the  natural  life is in your  body, it will do a lot towards repairing that
body. Cut it, and up to a  point  it will heal, as a dead body would  not. A
live body is not one that never gets hurt, but  one that  can to some extent
repair  itself. In  the same  way a Christian is  not a  man who never  goes
wrong, but a man who is enabled to repent and pick himself up and begin over
again  after each  stumble-because the Christ-life  is inside him, repairing
him  all the  time, enabling  him  to repeat  (in  some degree) the  kind of
voluntary death which Christ Himself carried out.


     That is why  the Christian is in a different position from other people
who are trying  to be good. They hope, by being good, to please God if there
is one; or-if they think there is not-at least they hope to deserve approval
from  good men.  But the Christian  thinks any good he does  comes from  the
Christ-life inside  him.  He does not think God will love  us because we are
good, but that God  will make us good  because He loves us; just as the roof
of a greenhouse does not attract the sun because  it is bright, but  becomes
bright because the sun shines on it.


     And let me make it quite clear that when Christians say the Christ-life
is  in  them,  they do not mean  simply something mental or moral. When they
speak of  being "in Christ" or of Christ being "in them," this is not simply
a  way of saying  that  they are  thinking about Christ or copying Him. They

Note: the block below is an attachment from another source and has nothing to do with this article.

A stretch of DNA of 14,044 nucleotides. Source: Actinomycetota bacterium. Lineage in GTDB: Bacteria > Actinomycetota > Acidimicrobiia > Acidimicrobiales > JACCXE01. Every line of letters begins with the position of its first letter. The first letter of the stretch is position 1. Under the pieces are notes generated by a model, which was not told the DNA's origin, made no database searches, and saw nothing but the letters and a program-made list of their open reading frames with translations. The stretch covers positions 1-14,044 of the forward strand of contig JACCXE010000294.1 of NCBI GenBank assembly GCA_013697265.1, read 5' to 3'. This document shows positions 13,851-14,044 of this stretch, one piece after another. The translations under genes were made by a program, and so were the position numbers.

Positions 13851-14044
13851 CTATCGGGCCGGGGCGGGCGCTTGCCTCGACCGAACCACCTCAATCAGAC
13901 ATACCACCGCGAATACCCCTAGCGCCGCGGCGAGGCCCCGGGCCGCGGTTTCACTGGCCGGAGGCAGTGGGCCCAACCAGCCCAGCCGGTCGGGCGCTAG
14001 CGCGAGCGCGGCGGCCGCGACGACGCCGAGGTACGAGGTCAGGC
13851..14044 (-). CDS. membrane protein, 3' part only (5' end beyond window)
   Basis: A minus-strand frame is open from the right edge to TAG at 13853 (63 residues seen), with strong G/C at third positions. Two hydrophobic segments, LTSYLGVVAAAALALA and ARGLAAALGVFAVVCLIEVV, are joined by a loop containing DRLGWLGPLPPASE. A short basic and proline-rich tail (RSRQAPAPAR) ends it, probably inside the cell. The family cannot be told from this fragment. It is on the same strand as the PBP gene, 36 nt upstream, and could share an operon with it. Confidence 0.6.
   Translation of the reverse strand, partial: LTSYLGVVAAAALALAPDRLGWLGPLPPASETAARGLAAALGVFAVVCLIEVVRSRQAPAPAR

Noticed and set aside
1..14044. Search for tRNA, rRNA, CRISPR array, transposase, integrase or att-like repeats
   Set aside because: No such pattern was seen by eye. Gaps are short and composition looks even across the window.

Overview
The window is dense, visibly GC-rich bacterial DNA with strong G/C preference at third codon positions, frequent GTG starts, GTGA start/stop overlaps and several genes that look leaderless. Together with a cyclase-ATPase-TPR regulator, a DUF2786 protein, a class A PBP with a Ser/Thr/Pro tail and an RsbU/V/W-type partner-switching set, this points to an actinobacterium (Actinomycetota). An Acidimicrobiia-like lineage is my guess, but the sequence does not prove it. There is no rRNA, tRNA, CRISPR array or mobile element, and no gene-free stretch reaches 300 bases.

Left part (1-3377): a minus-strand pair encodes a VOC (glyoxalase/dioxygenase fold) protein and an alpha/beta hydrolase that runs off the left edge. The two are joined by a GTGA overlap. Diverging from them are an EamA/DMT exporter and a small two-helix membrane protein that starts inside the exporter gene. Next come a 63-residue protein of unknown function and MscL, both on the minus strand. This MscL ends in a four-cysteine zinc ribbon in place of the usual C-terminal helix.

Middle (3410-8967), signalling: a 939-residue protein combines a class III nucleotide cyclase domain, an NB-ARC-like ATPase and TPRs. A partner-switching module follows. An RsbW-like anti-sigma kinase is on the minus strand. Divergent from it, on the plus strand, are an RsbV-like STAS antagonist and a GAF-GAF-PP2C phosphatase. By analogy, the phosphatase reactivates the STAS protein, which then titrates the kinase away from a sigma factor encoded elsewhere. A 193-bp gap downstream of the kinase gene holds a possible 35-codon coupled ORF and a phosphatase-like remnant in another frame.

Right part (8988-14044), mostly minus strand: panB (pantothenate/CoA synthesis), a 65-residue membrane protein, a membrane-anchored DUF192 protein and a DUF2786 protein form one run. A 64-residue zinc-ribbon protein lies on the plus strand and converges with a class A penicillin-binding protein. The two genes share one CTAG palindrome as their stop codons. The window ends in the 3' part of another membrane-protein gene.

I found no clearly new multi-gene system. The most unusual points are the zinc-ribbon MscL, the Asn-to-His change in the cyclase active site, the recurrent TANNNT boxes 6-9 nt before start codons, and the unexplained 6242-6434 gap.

mean that Christ is actually operating  through them; that the whole mass of
Christians are the physical organism  through which Christ acts-that we are.
His fingers and muscles, the  cells of His  body. And  perhaps that explains
one  or two things. It explains why  this  new  life is spread  not only  by
purely  mental acts  like  belief, but by bodily acts like baptism and  Holy
Communion.  It  is  not merely the  spreading of an idea;  it  is  more like
evolution-a biological or super-biological fact. There is no good trying  to
be more  spiritual than God.  God never meant man  to  be a purely spiritual
creature. That is why He uses material things like bread and wine to put the
new life into us. We may think this rather  crude and unspiritual.  God does
not: He invented eating. He likes matter. He invented it.


     Here is  another  thing that used to  puzzle me. Is it not  frightfully
unfair that this new life should be  confined  to  people who  have heard of
Christ and been able to believe in Him? But the truth is God has not told us
what His arrangements about the other people are. We do know that no man can
be saved except through Christ; we do not know that only those who  know Him
can be saved through Him,  But in the meantime, if you are worried about the